In the last two or three decades, computer scientists were given nearly unprecedented power to shape the technologies that now underly society. The problem is that these people have no training or preparation on how to design for society. Computer scientists have little schooling in psychology (what they do have extends to single users or small groups, part of a field known as “Human-Computer Interaction”.) They have no training in sociology, anthropology, or media theory. They had no idea how the saturation of cell phones would affect social interaction or how the web would give rise to “hacktivist” groups like Anonymous. They didn’t know (how could anyone have known?) that the barrage of email and tweets would make us less able to have conversations. At it was beyond anyone’s imagination that connecting a few government and university computers would give rise to an online world consisting largely of advertising and vice. Which brings us full circle, back to xkcd: CC-BY-NC Randall Munroe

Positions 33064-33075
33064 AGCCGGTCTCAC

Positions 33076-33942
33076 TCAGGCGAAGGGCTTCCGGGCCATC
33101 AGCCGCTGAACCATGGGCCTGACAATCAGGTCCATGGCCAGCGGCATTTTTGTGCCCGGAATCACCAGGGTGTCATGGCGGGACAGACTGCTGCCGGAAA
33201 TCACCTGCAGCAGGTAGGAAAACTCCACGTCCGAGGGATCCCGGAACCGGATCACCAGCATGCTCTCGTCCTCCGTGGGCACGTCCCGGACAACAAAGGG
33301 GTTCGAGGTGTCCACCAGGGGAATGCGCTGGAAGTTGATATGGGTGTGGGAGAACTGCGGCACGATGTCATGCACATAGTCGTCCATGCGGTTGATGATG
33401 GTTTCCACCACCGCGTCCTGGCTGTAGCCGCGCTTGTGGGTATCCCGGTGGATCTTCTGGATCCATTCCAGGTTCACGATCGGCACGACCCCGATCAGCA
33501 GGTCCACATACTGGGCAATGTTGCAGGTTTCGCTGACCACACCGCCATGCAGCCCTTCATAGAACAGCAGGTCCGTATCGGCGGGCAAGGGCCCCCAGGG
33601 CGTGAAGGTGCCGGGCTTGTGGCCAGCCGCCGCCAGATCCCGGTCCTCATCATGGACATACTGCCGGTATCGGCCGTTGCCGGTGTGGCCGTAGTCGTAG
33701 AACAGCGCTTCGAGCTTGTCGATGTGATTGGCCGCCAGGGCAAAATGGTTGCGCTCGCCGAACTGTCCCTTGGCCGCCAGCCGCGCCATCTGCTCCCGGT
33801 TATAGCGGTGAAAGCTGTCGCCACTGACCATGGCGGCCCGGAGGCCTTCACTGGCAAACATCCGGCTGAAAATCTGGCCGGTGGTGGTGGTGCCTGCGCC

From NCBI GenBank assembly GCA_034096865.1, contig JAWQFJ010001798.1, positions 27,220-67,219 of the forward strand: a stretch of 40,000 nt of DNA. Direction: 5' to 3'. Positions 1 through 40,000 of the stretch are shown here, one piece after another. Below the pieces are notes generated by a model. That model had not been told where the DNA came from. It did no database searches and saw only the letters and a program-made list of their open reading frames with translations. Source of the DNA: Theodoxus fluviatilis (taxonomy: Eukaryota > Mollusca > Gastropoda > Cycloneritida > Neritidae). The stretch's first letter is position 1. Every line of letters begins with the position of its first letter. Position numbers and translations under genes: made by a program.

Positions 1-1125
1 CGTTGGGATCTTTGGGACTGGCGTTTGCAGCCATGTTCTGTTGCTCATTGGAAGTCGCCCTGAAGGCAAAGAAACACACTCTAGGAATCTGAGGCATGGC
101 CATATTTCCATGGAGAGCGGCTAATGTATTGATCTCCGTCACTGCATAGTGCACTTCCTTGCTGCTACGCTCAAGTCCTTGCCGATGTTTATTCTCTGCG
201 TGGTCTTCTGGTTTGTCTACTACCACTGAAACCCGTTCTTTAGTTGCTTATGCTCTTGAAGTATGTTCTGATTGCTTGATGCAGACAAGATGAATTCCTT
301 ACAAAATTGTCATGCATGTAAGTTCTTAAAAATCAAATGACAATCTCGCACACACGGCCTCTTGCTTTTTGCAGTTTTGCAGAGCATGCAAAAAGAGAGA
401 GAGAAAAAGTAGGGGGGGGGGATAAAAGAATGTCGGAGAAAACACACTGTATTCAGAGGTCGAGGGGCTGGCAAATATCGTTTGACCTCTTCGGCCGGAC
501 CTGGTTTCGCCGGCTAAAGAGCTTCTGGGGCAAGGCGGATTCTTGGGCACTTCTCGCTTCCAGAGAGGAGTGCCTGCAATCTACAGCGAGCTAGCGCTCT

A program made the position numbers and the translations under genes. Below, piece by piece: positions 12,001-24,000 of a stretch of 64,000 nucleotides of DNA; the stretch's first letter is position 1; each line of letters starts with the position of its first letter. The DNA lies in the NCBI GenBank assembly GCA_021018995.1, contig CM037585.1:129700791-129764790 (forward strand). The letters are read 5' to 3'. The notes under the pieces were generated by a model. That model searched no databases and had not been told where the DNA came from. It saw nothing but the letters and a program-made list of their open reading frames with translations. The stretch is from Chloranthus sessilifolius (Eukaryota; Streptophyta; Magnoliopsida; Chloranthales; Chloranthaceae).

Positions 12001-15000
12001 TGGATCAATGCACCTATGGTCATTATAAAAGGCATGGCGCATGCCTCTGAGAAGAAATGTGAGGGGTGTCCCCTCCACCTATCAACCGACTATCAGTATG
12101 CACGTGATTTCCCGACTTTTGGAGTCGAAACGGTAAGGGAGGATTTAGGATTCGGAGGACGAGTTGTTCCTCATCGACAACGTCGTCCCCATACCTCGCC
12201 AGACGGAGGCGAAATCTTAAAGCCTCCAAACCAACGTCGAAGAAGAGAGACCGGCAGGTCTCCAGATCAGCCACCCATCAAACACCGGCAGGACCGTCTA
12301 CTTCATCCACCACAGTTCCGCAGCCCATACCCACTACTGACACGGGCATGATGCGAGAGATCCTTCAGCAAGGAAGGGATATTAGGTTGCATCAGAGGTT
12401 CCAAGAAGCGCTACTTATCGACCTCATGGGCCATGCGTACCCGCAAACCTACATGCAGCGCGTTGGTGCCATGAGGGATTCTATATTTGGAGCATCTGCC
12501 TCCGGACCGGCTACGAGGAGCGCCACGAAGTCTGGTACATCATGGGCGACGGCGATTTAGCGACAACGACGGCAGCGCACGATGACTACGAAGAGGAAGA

Truly, there is no bottom.

The Pedestrian

“To enter out into that silence that was the city at eight o’clock of a misty evening in November, to put your feet upon that buckling concrete walk, to step over grassy seams and make your way, hands in pockets, through the silences, that was what Mr. Leonard Mead most dearly loved to do.” So begins Ray Bradbury’s 1951 short story, The PedestrianI recommend you print it out, read it, and then grab six colors of highlighter and spend 20 minutes annotating it like you supposedly learned how to in high school. Or that’s what I did, anyway, and it worked well for me. Read it on your screen, at the very least.

I remembered the story’s plot from elementary school, and it percolated out of my subconscious today, no doubt prompted by the day’s barrage of tweets against Twitter. But I found that it offered a much more mature and poetic reading, while remaining remarkably relevant more than sixty years after it was written.